Warriors hoping to regain momentum

Micah McNicoll and Kamehameha still have plenty of time to get to states. Cindy Ellen Russell / Star-Advertiser
Micah McNicoll and Kamehameha still have plenty of time to get to states. Cindy Ellen Russell / Star-Advertiser

It was a helpless feeling for any coach, and Tommy Perkins is a baseball coach in his blood.

The longtime Kamehameha coach, who spent 18 seasons as an intermediate coach, wasn’t able to be at Goeas Field for the start of the Warriors’ varsity game against first-place Mid-Pacific on Thursday afternoon. Jury duty beckoned, and he simply didn’t have enough justification to leave early.

It probably wouldn’t have mattered a whole lot against a top-ranked Owls team that jumped to a quick 4-0 lead before pitcher Alex Oley belted a three-run homer in the fourth inning. MPI’s 9-1 win was decisive, to say the least.

For Perkins, though, it’s been a puzzle of sorts trying to get the Warriors back to that early wave of momentum. They began the season 2-0, including a stunning nine-inning, 3-2 win at MPI. After losing the next two games, Kamehameha went on a three-game win streak, lost a game, and then won three more in a row. They were 8-3 at one point with eyes focused on a potential regular-season title — and an automatic state-tournament berth.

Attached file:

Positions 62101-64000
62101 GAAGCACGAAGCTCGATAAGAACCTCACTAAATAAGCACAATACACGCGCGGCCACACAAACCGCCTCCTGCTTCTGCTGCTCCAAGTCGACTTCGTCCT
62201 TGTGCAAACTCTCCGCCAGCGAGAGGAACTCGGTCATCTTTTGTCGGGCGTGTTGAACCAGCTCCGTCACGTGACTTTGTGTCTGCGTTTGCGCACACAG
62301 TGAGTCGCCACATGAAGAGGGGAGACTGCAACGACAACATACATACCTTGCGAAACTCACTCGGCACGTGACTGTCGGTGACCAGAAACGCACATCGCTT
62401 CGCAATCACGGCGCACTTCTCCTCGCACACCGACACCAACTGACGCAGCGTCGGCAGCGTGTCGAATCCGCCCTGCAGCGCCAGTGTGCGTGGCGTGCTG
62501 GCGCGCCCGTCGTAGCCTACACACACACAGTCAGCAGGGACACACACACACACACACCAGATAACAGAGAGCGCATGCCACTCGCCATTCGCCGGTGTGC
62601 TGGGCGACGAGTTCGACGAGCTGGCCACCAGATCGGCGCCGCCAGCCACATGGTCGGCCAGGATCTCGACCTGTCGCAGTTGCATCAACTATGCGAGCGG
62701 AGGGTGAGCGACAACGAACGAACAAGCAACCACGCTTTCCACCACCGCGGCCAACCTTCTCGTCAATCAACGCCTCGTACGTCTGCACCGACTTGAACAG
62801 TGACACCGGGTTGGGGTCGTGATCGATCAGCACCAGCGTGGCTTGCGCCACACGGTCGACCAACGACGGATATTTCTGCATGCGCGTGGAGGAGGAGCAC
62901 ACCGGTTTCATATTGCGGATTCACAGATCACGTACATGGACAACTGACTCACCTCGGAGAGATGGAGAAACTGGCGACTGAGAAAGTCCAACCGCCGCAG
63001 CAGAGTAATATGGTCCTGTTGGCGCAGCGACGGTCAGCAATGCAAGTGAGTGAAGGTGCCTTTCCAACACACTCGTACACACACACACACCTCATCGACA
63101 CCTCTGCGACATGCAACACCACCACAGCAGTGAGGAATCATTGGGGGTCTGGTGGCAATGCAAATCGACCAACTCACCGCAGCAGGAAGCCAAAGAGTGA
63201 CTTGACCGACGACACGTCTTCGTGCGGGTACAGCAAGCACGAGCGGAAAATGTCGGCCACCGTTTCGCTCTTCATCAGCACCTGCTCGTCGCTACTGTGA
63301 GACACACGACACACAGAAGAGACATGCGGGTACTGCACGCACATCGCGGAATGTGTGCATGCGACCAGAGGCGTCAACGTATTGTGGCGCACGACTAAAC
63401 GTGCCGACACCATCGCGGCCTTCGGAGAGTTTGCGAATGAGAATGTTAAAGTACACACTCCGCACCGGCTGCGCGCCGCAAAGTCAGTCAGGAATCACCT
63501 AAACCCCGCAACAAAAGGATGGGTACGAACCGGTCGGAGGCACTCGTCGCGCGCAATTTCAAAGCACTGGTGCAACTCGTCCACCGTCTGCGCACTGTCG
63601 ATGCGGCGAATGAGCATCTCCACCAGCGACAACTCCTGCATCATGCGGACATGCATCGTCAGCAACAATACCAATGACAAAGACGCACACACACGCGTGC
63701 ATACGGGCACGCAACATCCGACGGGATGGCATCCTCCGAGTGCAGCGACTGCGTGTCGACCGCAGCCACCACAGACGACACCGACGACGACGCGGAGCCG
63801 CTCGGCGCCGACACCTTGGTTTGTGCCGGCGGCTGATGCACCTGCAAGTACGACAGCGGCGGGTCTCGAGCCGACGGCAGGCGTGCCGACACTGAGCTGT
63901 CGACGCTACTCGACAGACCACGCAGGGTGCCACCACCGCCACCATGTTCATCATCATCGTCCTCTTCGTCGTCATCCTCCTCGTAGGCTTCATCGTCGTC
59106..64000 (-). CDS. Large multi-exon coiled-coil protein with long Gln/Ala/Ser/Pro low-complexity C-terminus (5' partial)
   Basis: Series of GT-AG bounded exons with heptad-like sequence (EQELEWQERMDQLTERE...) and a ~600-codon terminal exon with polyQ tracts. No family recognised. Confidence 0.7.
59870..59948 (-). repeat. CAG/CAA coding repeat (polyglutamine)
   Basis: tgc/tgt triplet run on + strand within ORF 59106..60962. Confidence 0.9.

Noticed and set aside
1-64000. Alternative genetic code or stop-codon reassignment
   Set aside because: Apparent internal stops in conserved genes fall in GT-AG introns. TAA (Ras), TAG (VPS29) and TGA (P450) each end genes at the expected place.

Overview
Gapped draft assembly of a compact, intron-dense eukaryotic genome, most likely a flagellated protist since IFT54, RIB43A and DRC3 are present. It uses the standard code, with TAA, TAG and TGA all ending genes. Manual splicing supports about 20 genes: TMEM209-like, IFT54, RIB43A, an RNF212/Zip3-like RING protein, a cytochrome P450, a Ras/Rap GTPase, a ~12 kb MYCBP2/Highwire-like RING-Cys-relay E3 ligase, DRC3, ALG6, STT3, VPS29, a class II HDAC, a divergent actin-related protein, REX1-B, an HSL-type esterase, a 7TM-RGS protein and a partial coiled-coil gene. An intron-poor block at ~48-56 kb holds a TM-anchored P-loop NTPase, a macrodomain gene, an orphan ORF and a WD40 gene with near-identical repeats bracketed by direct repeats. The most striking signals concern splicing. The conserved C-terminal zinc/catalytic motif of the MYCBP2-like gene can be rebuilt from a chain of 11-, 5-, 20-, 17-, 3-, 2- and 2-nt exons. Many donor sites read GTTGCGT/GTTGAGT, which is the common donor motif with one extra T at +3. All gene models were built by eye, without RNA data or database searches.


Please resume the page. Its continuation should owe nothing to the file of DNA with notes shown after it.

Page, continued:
Then came losses to Maryknoll, Saint Louis, and as of Thursday, Mid-Pacific. Now the Warriors’ only opportunity to reach the state tourney will be by winning the league playoff tourney, an arduous grind that begins with a single-elimination play-in game for the third-, fourth-, fifth- and sixth-place teams. The loss to MPI coupled with Saint Louis’ win on Thursday guarantees that Kamehameha will finish no higher than third place.

Perkins is as low-key as coaches come, but he’s concerned.

“We played with no energy and it’s been like that for a little bit. We were hoping to be a lot more competitive in every game. Once you let up in a game, that sets a precedence you don’t want to carry over,” he said. “We need better leadership from our seniors, but Mid-Pacific is tough. They started slow and got better every week while we did the opposite.”

It’s not the first time the length and weariness of a triple-round robin regular season in the ILH closed like this for teams out of the running for first place. And often enough, the playoffs reinvigorate teams that are chomping at the bit for a second chance.


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